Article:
australian journal of chemistry (1975), 28(10), 2227-54

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Aust. J. Chem., 1975, 28, 2227-54

The Acetolysis of Some a-Cyclooctatetraenylalkyl p-Nitrobenzenesulphonates

George E. Gream and Michael MularOrganic Chemistry Department, University of Adelaide,

P.O.Box 498D, Adelaide, S.A. 5001.

AbstractThe synthesis and solvolytic behaviour (in buffered acetic acid) of the p-nitrobenzenesulphonate esters of 2-cyclooctatetraenylethanol, 3-cyclooctatetraenylpropan-1-01 and 4-cyclooctatetraenylbutan-1-01 are described. For comparison with the cyclooctatetraenylalkyl derivatives, kinetic data for the corresponding w-(cyclooct-1'-eny1)alkyl and w-cyclooctyl p-nitrobenzenesulphonates are reported. Kinetic and product studies have shown that rt-bond participation occurs in the acetolysis of 2-cyclooctatetraenylethyl p-nitrobenzenesulphonate. The nature of the cyclized products, which amount to 95 % when 1.1 equiv. of sodium acetate (the buffer) are used, depends markedly on the concentration of buffer. Acetolysis of 3-cyclooctatetraenylpropyl p-nitrobenzenesulphonates gives at least 98% noncyclized products. A probable cyclized product ( < 2 % ) is tentatively identified as bicyclo[6,3,0]undeca-1,3,5,7-tetraene. Cyclized products (44 %) are formed in the acetolysis of 4-cyclooctatetraenylbutyl p-nitrobenzenesulphonate.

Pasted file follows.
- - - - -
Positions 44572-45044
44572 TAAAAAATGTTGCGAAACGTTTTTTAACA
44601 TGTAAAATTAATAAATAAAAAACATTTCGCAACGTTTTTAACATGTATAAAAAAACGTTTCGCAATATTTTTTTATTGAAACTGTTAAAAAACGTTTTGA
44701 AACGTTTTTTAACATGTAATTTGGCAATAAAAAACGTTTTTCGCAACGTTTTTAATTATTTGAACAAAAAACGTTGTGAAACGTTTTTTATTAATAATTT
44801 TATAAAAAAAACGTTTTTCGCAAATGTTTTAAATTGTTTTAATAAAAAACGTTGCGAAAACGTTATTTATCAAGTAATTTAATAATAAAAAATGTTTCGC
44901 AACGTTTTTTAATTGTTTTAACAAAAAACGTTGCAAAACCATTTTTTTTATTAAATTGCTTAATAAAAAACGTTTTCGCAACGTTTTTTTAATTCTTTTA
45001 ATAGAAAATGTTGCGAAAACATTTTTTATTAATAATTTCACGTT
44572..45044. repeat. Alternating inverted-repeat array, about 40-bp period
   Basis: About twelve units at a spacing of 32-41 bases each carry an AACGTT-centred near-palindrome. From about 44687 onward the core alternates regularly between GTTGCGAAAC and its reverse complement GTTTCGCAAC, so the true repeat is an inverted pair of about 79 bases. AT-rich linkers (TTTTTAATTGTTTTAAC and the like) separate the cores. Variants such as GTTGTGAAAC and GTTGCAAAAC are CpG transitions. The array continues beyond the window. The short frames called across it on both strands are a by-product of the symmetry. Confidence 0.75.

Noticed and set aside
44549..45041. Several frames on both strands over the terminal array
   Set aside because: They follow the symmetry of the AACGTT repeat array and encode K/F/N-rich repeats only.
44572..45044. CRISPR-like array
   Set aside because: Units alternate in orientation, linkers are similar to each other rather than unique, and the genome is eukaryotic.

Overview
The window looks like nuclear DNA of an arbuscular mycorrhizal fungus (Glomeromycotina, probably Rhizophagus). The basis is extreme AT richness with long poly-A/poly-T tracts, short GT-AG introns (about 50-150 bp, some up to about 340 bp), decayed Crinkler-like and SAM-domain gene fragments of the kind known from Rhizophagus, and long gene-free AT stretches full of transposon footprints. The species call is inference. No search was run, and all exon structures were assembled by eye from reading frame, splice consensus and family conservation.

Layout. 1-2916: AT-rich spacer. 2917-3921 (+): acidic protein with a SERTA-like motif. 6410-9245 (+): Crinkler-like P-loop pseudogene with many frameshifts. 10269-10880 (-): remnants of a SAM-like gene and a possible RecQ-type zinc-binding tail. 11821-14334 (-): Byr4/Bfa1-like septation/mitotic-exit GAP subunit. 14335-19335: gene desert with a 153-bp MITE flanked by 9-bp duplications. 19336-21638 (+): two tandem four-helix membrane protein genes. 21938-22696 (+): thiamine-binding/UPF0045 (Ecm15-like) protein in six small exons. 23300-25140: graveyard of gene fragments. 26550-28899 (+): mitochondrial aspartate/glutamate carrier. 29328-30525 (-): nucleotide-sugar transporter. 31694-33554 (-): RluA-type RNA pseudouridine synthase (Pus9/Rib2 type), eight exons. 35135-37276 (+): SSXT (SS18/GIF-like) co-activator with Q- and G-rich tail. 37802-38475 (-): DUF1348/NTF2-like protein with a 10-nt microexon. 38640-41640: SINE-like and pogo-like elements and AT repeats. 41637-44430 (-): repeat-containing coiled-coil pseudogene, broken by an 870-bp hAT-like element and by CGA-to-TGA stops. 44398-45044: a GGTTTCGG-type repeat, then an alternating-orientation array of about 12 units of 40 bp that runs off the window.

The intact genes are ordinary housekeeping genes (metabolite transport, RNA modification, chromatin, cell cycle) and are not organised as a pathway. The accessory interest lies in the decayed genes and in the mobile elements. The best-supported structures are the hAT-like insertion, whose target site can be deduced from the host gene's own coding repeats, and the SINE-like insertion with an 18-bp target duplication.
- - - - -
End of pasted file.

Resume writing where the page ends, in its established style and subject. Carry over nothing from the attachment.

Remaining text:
Introduction As an extension of an interest in n-routes to carbonium and in the chemistry of cycl~octatetraene,~,~ it (CH&X was decided to investigate the acetolysis of some o-cyclooctatetraenylalkyl derivatives (1) (where n = 1-4, and X = good leaving group) Interest in a study of the capacity of the double bonds in a cyclooctatetraenyl moiety to behave as nucleophiles in the solvolysis of o-cyclooctatetraenylalkyl derivatives is enhanced by the following unique physical and chemical properties of cyclooctatetraene and some of its derivatives (for some reviews,

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' Gream, G. E., Aust. J. Chem., 1972, 25, 1051.Gream, G. E., and Serelis, A. K., Aust. J. Chem., 1974, 27, 629. Gream, G. E., Serelis, A. K., and Stoneman, T. I., Aust. J. Chem., 1974, 27, 1711. Gream, G. E., Mular, M., and Wege, D., Aust. J. Chem., 1974, 27, 567. Huisgen, R., Konz, W. E., and Gream, G. E., J. Amer. Chem. Soc., 1970, 92, 4105. Gasteiger, J., Grearn, G. E., Huisgen, R., Konz, W. E., and Schnegg, U., Chem. Ber., 1971, 104, 2412. Schroder, G., 'Cyclooctatetraen' (Verlag Chemie: Weinheim 1965); Craig, L. E., Chem. Rev., 1951, 49, 103; Scott, L. T., and Jones, M., Chem. Rev., 1972, 72, 181. * Figes, H. P., in 'Topics in Carbocyclic Chemistry' (Ed. D. Lloyd) Vol. 1, p. 296 (Plenum: New York 1969).

G. E. Gream and M. Mular